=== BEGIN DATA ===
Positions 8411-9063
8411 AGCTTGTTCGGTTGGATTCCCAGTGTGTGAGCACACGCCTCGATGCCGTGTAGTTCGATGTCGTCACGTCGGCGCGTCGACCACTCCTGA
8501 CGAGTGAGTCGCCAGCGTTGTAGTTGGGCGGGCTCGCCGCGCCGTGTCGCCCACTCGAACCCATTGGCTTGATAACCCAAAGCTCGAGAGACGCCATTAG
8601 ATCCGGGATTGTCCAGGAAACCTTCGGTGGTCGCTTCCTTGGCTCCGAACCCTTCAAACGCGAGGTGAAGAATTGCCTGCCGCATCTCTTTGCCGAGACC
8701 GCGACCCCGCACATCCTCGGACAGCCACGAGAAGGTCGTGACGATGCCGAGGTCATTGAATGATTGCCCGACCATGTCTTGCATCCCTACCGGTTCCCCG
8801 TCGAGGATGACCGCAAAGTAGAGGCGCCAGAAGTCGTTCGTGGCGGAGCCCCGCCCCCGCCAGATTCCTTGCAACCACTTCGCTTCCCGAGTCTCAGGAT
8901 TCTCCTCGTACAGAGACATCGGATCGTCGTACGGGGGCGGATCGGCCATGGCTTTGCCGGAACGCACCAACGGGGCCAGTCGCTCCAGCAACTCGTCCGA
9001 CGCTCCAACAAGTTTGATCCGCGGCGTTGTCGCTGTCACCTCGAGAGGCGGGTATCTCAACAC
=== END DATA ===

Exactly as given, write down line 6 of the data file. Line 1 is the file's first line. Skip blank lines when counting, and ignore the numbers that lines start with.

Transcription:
8801 TCGAGGATGACCGCAAAGTAGAGGCGCCAGAAGTCGTTCGTGGCGGAGCCCCGCCCCCGCCAGATTCCTTGCAACCACTTCGCTTCCCGAGTCTCAGGAT